When I commenced my transition I was aware that I might end up alone. I also made the decision that if that happened, it wouldn’t be because I shut myself away which was happening pre-transition. It is pretty much a “let the dice roll” situation. I am far happier now and hope to be even happier.
    All the best with your continued recovery.

  3. You can’t presume she left you to spite you or that she would rather you be dead. You made your choice to transition and she made her choice not to be married to another woman. If I were you, I would stop making her wrong, wish her well and move on.

    • You are the one assuming, Deanna. I left the statement vague because I had no plans to drag this up again, but just to correct you, your WRONG assumptions, your JUDGMENTAL leap to conclusion, I wasn’t even referring to my ex-spouse. I was referring to my eldest son, who said, and I quote, “You should have killed yourself. It would have been easier on all the rest of us.”

      So, Deanna, before you go LEAPING to conclusions yet again, you might want to consider that if something is vaguely written, maybe it would be better to leave it that way, than ASSUME and make an ass out of yourself.

  4. Yes, I could have been more empathetc. I will only admit in this instance than I was not hearing it the way you intended not be cause I was jumping to conclusions but because I did not have all of the information that you are telling me now, after I responded and not before. I think it would have better to not have said anything rather than to be vague because being vague is often the cause of many a misunderstanding. Peace sister.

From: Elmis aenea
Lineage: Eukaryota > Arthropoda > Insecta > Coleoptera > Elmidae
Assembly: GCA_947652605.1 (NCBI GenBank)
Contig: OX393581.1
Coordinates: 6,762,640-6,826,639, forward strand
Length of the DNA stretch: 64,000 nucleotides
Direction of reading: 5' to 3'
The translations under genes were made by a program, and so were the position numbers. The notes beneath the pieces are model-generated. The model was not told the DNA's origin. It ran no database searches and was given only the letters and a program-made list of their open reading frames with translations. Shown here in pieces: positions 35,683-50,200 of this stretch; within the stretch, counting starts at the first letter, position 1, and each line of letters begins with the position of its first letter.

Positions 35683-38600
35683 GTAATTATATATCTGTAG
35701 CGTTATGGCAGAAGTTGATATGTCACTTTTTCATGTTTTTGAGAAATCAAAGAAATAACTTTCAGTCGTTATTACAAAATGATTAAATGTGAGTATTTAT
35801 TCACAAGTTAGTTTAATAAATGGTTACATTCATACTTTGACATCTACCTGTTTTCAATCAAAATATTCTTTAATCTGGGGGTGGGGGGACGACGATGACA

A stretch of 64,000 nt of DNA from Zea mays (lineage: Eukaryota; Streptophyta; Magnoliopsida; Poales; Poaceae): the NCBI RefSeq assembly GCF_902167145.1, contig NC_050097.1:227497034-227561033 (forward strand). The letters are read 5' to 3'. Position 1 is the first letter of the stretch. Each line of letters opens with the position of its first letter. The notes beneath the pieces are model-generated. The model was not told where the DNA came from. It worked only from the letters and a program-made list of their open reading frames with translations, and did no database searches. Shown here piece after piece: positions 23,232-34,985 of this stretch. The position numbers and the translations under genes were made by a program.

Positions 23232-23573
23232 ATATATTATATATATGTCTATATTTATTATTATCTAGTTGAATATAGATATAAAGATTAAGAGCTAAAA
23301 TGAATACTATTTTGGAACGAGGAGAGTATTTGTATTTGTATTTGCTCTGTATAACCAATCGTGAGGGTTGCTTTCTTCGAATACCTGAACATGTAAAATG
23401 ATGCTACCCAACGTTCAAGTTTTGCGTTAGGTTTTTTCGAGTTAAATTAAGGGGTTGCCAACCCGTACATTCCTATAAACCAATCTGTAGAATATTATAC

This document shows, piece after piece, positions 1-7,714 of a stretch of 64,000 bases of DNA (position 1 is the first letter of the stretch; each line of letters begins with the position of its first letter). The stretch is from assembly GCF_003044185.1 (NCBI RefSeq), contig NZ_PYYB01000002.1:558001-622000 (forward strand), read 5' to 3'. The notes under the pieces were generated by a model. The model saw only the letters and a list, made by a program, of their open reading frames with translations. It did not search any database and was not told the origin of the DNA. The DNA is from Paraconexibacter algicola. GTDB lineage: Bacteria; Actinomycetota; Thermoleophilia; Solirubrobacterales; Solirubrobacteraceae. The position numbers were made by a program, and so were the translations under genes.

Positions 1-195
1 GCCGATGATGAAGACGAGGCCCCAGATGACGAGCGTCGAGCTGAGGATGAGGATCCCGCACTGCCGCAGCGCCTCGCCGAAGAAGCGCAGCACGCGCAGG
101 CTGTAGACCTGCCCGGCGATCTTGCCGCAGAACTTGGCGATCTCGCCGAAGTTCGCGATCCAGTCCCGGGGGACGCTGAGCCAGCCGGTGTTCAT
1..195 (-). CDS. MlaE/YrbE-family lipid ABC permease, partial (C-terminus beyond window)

5. *
    Cara, I appreciate your honesty sharing all that you posted here – at this page and throughout your site.

    You, indeed, posted early in your web-site that your wife laid down her ultimatum to you – that if you transition, then she will divorce you. Accepting that as fact, you took your wedding vows seriously (‘… for better or worse, in sickness and in health, till death do us part.’) while your wife was thinking, ‘WTF, I’m outta here at the first sign of inconvenience.’ With honest vows, there should not have been any ‘risk’ of a failed marriage; unfortuneately, the failure rate in our culture is generally considered at 60%. Marriage requires the two partners, and has little chance when one partner’s primary move is to abandon the marriage at the slightest difficulty, such as your wife’s.

    In the dark days before marriage equality, the force of law broke up even the best of marriages; furthermore, weaker marriages failed when stronger marriages at least continued ‘in sin’. Nowadays, it seems there is little reason for spouses to separate in divorce when their marriage can remain intact. The reason remains that here in your marriage one spouse (your wife) chose to abandon your marriage despite one spouse (namely you, Cara) who apparently preferred the marriage continue (if I may take to understand that as your position, Cara).